Quill and Quire

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Simple Recipes

by Madeleine Thien

In the title story in this collection a father cooks for his family with meticulous love, weighing out the rice in his fingers, frying the fish that only a short time before was still swimming. Yet when his son chokes furiously on the food, the father beats him. How to reconcile such contradictions and still love?
This exquisite – and exquisitely painful – story is seen through the eyes of a child, as are most of the other seven stories here. Sometimes there is a brother, sisters. Sometimes the parents are immigrants from Malaysia or Indonesia. The mother is diligent, working herself to exhaustion, the father loving, hopeful, worried. Or sometimes the mother is crazy, drunk, dying, disappearing in some way or another. The child comes to recognize that she cannot accept the burden of her parents’ hopes, or take responsibility for others’ bitter disappointments, and yet is burdened all the same with an unshakeable sadness.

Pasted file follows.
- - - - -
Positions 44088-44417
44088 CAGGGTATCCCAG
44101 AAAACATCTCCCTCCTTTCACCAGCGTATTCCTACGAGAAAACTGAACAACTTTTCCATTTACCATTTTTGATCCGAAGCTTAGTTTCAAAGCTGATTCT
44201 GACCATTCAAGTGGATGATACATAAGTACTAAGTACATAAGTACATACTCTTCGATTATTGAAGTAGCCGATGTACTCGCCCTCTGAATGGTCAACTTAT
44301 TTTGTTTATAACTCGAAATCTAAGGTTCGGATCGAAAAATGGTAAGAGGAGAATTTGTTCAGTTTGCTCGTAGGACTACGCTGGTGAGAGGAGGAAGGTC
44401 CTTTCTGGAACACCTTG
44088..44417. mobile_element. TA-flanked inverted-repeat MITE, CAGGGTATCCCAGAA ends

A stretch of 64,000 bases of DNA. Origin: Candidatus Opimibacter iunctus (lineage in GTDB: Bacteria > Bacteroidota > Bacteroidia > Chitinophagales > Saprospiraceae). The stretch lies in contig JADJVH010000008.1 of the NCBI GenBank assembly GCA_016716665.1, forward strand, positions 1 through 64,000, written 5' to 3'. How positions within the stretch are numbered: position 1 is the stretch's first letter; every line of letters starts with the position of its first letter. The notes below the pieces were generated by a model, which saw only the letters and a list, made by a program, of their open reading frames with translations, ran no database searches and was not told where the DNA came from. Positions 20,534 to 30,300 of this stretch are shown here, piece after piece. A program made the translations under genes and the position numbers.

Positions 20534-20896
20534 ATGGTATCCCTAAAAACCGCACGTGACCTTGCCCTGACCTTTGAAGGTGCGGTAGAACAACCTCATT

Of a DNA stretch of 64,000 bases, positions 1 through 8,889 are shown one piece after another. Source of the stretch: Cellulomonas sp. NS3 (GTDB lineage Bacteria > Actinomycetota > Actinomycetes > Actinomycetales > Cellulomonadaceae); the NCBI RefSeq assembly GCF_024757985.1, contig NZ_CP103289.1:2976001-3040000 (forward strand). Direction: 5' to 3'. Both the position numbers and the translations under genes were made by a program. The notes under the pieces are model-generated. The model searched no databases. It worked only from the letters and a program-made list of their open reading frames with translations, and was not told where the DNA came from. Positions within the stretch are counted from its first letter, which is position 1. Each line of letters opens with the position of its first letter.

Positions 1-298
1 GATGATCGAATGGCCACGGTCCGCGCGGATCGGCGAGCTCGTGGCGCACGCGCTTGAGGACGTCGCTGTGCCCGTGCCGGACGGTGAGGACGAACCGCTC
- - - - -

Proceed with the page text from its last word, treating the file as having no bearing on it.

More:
Thien won the Asian Canadian Writer’s Workshop Emerging Writer award for fiction for the manuscript of this, her first book. These finely crafted stories are about learning to live with grief, to move beyond it. They are about finding how to hope when all the hope these young eyes have seen has been slowly extinguished. The last story, “Map of the City,” the longest at 66 pages, charts the dissolution of an immigrant family. The descent is inexorable: we want to shout, Do something! Then the cumulative grief is quietly, miraculously leavened by the persistent strength of family, and love.
Sensuous and concrete, these stories feel near-perfect. The reader may hope that by writing them, Thien has played out some of the pain behind them, and will begin to soar.